[authors: Margaret E. Krawiec, Ivan A. Schlager, Thomas A. Parnham, Daniele M. Schiffman]
On November 15, 2012, the U.S. Department of Justice announced that BP Exploration and Production Inc. (BP) has agreed to plead guilty to a 14-count criminal information and pay a record $4 billion in criminal fines and penalties in connection with the 2010 Deepwater Horizon blowout and oil spill that killed 11 people and caused the largest environmental disaster in U.S. history. The charges against BP include manslaughter, environmental violations, and obstruction of Congress. The Department of Justice also unsealed indictments against Robert Kaluza and Donald Vidrine, two BP supervisors onboard the Deepwater Horizon, for manslaughter and environmental violations, and David Rainey, BP’s former vice president of exploration for the Gulf of Mexico, for obstruction of Congress.
Media coverage has focused on the record fine and the manslaughter charges faced by BP, Kaluza and Vidrine. The focus for corporate executives, however, equally should be the obstruction of Congress charges, which stem from BP’s response to Congress’s investigation into the amount of oil flowing into the Gulf as a result of the Deepwater Horizon incident. Whereas the incident itself offers few lessons for corporations outside the oil field, BP’s response to the congressional investigation of the incident offers lessons for all companies responding to congressional investigations in the future.
The following facts are outlined as alleged in the criminal information against BP, the criminal indictments against BP executives and press releases issued by the Department of Justice.
On April 20, 2010, there was a blowout of natural gas, oil and mud at the Deepwater Horizon, a drilling rig leased by BP to drill at the Macondo well in the Gulf of Mexico. The blowout caused a series of explosions that killed 11 individuals onboard and caused a massive oil spill that lasted until the well was finally shut on July 15, 2010. On August 2, 2010, a group of independent and government experts announced that an estimated 4.9 million barrels of oil had been released during the spill.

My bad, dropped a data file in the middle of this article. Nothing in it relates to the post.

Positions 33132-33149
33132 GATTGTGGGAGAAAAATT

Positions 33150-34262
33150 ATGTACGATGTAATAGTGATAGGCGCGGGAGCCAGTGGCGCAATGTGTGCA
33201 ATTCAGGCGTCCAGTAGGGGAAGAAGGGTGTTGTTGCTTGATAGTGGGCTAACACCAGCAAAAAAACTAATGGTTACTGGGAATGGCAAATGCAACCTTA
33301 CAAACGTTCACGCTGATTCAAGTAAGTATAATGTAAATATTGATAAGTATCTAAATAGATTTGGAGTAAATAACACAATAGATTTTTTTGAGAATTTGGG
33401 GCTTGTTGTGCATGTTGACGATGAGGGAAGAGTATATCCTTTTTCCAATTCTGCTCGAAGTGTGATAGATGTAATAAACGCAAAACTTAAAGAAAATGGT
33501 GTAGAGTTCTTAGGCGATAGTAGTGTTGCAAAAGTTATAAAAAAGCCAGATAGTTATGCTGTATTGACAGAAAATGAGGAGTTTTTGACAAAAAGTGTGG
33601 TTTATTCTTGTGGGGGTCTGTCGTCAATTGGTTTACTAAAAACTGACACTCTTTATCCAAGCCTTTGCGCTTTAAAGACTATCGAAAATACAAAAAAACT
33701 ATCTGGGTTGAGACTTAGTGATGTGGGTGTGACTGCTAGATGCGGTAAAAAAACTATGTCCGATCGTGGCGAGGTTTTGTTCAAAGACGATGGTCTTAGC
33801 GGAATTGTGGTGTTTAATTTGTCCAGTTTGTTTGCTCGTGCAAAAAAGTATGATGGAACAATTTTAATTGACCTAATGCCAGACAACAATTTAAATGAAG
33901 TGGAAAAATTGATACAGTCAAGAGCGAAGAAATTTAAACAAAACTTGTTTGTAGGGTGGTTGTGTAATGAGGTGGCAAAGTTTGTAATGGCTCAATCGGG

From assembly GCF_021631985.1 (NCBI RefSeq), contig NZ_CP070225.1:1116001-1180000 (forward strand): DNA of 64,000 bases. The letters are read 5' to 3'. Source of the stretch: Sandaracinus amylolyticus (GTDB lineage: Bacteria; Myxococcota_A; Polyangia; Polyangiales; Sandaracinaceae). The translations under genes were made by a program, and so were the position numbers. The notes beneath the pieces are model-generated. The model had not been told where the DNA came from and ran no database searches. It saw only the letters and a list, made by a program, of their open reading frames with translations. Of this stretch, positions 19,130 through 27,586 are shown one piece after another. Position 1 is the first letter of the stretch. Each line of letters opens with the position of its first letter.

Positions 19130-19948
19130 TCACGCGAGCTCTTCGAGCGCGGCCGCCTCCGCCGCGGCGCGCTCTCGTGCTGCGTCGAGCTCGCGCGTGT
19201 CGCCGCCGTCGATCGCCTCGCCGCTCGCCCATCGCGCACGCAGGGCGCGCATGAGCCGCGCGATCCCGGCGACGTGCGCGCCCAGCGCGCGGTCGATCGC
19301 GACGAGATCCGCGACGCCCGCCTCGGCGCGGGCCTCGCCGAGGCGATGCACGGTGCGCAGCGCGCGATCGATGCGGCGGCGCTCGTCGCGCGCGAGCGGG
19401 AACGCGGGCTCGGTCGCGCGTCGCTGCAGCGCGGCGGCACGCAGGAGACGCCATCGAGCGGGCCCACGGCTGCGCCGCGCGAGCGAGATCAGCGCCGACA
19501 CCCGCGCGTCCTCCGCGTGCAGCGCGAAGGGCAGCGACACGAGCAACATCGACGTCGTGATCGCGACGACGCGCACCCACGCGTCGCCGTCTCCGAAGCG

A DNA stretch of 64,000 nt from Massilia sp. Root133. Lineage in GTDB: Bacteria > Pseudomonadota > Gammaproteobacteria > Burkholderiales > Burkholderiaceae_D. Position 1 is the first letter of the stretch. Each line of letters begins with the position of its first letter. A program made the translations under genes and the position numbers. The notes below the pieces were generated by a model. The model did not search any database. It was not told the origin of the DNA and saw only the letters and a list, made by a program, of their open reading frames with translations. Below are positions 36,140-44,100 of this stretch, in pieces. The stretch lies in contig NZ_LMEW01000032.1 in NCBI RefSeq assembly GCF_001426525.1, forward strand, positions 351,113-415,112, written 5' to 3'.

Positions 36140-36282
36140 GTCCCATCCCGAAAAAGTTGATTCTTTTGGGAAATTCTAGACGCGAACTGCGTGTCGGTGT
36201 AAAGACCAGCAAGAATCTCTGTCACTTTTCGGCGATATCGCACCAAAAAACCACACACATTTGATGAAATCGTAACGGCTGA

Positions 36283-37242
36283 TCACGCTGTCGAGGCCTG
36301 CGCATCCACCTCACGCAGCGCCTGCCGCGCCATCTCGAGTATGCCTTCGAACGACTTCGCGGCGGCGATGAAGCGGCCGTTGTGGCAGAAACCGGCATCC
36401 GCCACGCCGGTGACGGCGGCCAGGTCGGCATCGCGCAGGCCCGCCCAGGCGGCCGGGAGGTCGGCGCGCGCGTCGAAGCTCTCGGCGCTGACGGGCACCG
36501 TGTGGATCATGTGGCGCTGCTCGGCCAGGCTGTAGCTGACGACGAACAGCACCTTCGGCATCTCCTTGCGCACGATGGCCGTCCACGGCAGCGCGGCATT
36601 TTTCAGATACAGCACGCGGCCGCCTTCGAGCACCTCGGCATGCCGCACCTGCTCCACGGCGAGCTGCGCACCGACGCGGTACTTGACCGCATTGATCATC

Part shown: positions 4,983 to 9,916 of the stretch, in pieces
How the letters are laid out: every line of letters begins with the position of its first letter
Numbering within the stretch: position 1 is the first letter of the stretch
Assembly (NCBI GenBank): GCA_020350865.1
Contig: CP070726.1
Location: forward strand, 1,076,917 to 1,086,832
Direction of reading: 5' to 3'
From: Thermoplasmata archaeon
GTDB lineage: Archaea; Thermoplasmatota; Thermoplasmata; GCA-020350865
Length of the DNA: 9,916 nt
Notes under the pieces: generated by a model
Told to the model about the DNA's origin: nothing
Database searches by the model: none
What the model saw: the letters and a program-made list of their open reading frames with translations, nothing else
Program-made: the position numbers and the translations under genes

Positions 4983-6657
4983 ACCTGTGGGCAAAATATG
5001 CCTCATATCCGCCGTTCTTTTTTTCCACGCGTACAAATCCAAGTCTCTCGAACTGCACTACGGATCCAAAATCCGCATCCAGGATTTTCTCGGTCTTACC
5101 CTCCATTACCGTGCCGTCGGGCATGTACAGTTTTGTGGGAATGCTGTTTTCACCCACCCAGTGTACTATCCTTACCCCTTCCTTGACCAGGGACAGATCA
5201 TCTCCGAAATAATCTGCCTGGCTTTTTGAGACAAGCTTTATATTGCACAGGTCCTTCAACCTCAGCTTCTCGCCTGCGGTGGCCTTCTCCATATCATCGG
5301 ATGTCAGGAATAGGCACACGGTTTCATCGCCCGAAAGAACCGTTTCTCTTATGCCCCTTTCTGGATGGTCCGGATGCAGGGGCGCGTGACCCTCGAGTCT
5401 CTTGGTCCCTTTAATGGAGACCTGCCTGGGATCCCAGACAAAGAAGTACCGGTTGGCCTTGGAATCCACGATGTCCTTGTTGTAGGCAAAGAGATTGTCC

BP’s Flow-Rate Estimates
In response to the blowout, representatives from BP, Transocean Ltd. (the owner of the Deepwater Horizon) and the federal government formed Unified Command to coordinate the response to the oil spill. Rainey served on behalf of BP as Deputy Incident Commander at Unified Command. Rainey was BP’s second highest-ranking representative at Unified Command.
On April 24, 2010, Unified Command issued a preliminary public estimate that 1,000 barrels of oil per day were flowing from the Macondo well. After a scientist at the National Oceanic and Atmospheric Administration (NOAA) prepared a written flow-rate estimate of 5,000 barrels of oil per day, Unified Command’s public estimate quickly was revised to match that figure.
After learning of NOAA’s preliminary flow-rate estimate of 5,000 barrels of oil per day, Rainey, who had no previous experience with oil spill estimation, performed Internet research for information on how to perform such estimates. Rainey read about two generally accepted methods for estimating oil spill volumes based on observations of oil floating on the surface of a body of water and began performing daily estimates using these techniques. Rainey’s calculations using one of the methods yielded flow-rate estimates as high as 92,000 barrels of oil per day. Rainey manipulated his calculations for the second method to achieve results consistent with NOAA’s 5,000-barrels-per-day estimate.
At the same time, BP had teams of experts internally assess the flow rate for the Macondo well using sophisticated methodologies that focused on data from the seafloor. On April 22, 2010, BP engineers estimated that between 64,000 to 146,000 barrels of oil per day were spilling out from the Macondo well. On May 11, 2010, BP engineers calculated a range of 14,000 to 82,000 barrels of oil per day. Rainey was aware of the May 11, 2010, figures.
On May 13, 2010, a university professor with expertise in fluid mechanics measurement publicly estimated that oil was leaking from the Macondo well at a rate of 70,000 barrels per day, based on available video footage of the leak. Even though this number was roughly in line with the internal estimates of its engineers, BP dismissed the professor’s figure and maintained that 5,000 barrels of oil per day was the “best” estimate.
In an email to BP executives on May 14, 2010, a BP engineer cautioned that the 5,000-barrels-per-day estimate could be inaccurate because internal models suggested flow rates of up to 100,000 barrels of oil per day. Rainey received a copy of the engineer’s email and was directed by BP to prepare an internal memorandum to address the engineer’s concerns.